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With S S Rajputana, Dodiya marks Gandhi's departure for Britain to attend the Round Table Conference in 1931 - over the ghostly image of the ship, which appears to float on the surface of the sea, and the people gathered on the shore to see it off, the artist superimposes his recurrent image of the divers, hinting at the epic desire to defy gravity and attain the thrilling if temporary grace of flight.
Dodiya makes no attempt to mask the ghostliness of these events, as though he had witnessed them by the light of a distant star; indeed, he accentuates it with his subtle use of grey and yellow-brown tonalities. Far from weakening their impact, however, the spectrality of these figures imparts to them a compelling luminosity a painting based on a photograph acquires metaphorical resonances unsuspected by the man behind the original lens, and the contingencies of the event are re-organised into a potent testimony.
(Ranjit Hoskote, "Re-imagining Bapu", An Artist of Non-violence, Gallery Chemould, Mumbai, pg.26-28)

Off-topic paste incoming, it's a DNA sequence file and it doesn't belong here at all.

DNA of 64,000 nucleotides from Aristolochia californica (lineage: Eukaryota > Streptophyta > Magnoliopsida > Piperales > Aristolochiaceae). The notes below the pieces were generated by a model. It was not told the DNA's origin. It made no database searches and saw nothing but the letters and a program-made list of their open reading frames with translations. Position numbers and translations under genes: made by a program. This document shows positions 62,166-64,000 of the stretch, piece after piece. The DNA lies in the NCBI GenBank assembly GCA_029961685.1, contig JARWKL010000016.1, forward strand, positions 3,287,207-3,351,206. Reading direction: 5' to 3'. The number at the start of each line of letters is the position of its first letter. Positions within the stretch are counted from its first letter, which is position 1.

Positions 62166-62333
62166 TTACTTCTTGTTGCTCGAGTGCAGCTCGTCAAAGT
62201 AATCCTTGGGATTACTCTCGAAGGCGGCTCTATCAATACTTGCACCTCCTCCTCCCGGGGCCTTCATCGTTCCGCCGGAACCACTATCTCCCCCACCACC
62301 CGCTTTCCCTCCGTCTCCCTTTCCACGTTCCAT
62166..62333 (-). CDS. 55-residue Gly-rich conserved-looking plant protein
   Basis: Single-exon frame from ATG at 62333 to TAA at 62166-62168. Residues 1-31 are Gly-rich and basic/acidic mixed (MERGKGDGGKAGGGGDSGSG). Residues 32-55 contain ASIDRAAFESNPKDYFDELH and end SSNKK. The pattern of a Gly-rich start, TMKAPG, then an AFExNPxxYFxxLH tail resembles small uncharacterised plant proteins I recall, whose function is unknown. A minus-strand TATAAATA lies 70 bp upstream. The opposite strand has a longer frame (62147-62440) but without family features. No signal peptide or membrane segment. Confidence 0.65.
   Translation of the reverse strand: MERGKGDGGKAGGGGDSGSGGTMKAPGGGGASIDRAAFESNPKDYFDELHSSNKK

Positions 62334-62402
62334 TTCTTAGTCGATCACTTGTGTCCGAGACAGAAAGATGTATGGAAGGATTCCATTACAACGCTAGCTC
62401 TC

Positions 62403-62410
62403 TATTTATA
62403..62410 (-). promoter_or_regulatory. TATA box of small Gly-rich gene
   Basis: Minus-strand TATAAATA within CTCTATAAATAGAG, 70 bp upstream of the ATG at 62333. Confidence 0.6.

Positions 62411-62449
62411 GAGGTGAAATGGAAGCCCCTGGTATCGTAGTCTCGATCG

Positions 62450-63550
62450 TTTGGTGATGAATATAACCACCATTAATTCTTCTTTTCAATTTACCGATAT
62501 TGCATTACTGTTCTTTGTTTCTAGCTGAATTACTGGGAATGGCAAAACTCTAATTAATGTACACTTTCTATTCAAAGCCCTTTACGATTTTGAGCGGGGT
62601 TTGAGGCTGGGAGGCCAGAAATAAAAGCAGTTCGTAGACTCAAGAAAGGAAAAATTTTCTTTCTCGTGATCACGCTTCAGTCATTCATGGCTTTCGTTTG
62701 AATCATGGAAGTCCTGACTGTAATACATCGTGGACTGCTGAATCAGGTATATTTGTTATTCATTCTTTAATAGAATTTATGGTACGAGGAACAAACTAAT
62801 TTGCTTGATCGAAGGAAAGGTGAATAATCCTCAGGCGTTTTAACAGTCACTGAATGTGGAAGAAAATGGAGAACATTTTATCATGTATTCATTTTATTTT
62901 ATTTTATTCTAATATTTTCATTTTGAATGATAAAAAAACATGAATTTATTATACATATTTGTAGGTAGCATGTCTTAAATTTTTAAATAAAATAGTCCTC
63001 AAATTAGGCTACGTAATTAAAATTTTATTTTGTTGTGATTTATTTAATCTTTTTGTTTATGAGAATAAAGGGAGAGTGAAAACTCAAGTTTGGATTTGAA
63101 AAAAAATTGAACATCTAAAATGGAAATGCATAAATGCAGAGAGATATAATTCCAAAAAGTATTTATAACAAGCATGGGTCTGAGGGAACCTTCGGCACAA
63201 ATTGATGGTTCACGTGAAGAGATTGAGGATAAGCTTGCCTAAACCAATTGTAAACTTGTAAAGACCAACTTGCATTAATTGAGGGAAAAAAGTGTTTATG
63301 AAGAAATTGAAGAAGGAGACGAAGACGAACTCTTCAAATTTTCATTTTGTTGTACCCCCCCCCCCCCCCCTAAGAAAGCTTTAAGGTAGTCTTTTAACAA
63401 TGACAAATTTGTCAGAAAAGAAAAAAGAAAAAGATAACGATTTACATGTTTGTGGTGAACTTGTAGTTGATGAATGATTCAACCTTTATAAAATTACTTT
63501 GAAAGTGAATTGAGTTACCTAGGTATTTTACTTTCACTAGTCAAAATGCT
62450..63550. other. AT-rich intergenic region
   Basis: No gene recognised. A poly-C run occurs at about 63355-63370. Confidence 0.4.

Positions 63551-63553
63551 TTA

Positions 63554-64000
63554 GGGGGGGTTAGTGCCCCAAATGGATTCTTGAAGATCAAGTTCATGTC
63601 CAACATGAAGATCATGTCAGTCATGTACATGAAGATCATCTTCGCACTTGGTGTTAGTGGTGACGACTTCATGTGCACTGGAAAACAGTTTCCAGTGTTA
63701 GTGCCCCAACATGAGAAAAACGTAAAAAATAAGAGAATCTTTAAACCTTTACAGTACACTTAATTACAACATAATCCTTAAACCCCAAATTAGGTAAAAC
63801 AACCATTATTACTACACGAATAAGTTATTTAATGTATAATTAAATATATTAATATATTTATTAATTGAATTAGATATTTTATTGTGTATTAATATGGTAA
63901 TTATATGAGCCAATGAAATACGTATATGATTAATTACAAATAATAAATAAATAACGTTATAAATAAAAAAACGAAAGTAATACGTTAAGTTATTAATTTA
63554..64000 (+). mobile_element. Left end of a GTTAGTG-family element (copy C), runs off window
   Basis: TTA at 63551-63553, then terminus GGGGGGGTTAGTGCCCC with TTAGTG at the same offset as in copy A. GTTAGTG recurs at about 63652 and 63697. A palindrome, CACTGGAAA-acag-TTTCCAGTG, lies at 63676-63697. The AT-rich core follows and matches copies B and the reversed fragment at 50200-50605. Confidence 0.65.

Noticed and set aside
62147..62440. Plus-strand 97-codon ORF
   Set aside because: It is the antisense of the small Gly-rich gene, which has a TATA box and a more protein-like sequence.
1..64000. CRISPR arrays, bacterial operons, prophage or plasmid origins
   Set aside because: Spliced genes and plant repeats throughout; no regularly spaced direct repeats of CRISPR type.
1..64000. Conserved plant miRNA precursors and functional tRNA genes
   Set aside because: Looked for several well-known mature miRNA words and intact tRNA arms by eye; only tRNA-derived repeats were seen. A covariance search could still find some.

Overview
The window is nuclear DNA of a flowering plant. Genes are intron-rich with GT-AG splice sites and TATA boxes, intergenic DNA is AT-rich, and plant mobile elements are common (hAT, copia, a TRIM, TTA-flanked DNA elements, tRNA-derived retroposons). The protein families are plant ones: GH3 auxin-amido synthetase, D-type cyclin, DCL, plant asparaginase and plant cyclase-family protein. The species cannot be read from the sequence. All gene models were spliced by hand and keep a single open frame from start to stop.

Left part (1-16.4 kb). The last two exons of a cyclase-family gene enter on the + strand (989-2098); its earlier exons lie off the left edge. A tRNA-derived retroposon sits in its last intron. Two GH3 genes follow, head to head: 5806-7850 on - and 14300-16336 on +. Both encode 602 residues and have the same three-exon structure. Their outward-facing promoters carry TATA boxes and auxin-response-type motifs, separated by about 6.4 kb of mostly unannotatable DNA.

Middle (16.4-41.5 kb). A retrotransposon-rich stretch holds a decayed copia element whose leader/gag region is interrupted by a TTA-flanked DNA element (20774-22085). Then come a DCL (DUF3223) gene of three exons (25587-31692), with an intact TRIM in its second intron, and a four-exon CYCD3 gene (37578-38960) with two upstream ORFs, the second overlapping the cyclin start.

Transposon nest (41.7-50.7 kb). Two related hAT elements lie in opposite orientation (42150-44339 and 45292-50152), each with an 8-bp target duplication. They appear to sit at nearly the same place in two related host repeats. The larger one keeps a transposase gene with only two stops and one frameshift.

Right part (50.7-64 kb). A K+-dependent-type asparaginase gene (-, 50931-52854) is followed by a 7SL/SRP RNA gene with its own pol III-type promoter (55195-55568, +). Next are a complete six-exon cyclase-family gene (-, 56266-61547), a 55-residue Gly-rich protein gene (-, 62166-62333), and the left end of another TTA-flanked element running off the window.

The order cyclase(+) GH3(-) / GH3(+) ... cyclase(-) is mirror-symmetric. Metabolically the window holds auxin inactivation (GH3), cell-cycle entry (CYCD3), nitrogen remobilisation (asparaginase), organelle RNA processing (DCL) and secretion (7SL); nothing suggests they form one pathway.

About Atul Dodiya - Limited edition offset printsThe collection "Re-Imagining Bapu" includes limited edition prints of paintings from Atul Dodiya’s solo show, “An Artist of Non-violence”, held at Gallery Chemould in 1999. Among the artists and figures who fuelled his artistic creations, Mahatma Gandhi featured in a large body of works. His fascination with Gandhi resulted in a series of works featuring Bapu from the 1980s onwards. As art critic Ranjit Hoskote puts it, Gandhi does not appear in Dodiya’s works as a person in a familiar setting, but as a force to be reckoned with. They showcase Atul’s versatility as an artist, and a “spectrum of moods through which Bapu passed...as a peaceful revolutionary.” (Gallery Chemould exhibition catalogue, 1999)